Friday, November 8, 2013

'Mitzi's Abortion': A Notable Achievement at Hollins

After a while, you begin to wonder where the ceiling—glass or otherwise—is at Hollins University Theatre. Its current production, “Mitzi’s Abortion: A Saint’s Guide to Late-Term Politics & Medicine in America,” is yet another departmental break-out (so to speak), combining talents from the school and the community to produce an astonishing piece of topical, adult entertainment.

Elizabeth Heffron
The play, written by Hollins MFA (Playwright’s Lab) candidate Elizabeth Heffron (class of 2014), aSeattle-based writer with a solid resume, runs through Saturday and is produced in the round, putting the audience on top of the play in an intimate setting. Tickets are $10.

“Mitzi’s Abortion,” directed by theater department head Ernie Zulia, whose productions are consistently outstanding ("genius" is a word often associated with him), tells the story of a young pregnant woman whose baby would be born without a brain, should it be allowed birth.

The terrible deformity would kill a live child within days of birth. She is married to a soldier who is deployed in the Middle East during the pregnancy and covered by his government insurance, which does not allow for late-term abortion—regardless of the circumstance.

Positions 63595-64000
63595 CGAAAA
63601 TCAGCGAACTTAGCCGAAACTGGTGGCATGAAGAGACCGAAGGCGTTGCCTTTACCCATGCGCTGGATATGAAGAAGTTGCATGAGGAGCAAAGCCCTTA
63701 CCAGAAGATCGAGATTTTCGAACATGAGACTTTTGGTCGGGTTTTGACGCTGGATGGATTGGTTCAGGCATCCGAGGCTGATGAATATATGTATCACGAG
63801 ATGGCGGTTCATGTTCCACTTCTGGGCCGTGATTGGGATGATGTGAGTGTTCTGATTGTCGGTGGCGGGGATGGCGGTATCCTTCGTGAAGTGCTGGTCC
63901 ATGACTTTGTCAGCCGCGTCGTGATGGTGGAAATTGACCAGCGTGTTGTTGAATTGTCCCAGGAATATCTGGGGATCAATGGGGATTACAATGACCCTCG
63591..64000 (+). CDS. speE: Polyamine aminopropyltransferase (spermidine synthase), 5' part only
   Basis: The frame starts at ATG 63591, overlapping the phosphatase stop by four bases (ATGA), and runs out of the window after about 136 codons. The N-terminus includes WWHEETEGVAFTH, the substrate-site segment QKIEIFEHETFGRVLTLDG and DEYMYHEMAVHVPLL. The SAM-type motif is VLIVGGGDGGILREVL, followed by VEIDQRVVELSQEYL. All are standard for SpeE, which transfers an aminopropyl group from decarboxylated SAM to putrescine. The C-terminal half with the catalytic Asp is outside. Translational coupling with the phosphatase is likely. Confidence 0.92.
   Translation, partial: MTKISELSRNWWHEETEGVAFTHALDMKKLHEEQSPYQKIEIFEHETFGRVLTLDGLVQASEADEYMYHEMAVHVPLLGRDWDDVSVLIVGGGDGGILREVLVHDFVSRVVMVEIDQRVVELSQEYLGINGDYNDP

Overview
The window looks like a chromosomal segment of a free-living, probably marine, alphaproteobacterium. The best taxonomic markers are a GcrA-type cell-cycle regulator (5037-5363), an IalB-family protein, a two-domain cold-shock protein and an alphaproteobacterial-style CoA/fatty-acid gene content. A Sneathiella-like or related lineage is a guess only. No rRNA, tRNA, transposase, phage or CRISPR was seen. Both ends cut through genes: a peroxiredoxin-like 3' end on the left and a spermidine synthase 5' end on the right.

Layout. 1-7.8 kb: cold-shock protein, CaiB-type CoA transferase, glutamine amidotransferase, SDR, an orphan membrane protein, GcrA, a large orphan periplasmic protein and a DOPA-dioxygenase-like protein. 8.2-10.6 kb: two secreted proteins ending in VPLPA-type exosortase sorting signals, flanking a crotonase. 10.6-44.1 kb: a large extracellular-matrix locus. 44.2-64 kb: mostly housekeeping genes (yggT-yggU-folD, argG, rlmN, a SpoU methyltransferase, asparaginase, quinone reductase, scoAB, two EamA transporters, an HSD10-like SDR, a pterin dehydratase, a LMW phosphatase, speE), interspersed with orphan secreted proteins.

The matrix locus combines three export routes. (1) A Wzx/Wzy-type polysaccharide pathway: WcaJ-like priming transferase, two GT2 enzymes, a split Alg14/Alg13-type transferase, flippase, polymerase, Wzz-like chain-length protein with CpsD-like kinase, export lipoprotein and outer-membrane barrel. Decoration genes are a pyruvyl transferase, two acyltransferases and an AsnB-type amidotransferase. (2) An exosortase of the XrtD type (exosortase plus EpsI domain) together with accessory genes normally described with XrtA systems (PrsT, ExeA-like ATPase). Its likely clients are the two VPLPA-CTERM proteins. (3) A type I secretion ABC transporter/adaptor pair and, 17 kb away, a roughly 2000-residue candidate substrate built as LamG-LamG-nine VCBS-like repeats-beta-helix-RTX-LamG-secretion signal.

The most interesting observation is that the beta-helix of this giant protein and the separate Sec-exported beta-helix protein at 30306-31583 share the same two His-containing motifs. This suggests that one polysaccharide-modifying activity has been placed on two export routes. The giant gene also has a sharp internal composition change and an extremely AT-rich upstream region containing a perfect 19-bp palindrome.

Mitzi’s family and friends—a lively and colorful bunch—become deeply involved in the personal and political tragedy. All the while, the situation conjures up appearances by an obese and very funny St. Thomas Aquinas (Robert Mish) and 17th Century midwife Reckless Mary (Amanda Mansfield), who was burned at the stake in her time and bears the scars still. These two have some poignant and hilarious scenes and carry them off with masterful characterization.

The cast is comprised of a mix of Hollins students (led by Russell Wilson as Mitzi; she’s been in four Hollins productions) and local theater veterans (including Todd Ristau, the Playwright’s Lab director) who combine to create an impressive troupe.

This is a complex story and the script reflects the myriad nuances surrounding an issue that has ripped at the nation’s fabric since the early 1970s. It is full of real information about abortion’s history, process and politics, woven in a way a master teacher would instruct.

Regardless of which side of the abortion issue is yours, the playwright creates a balanced and thoughtful story, a personal issue that is ultimately between mother and baby. It will tug at your heart when it is not enlightening you.

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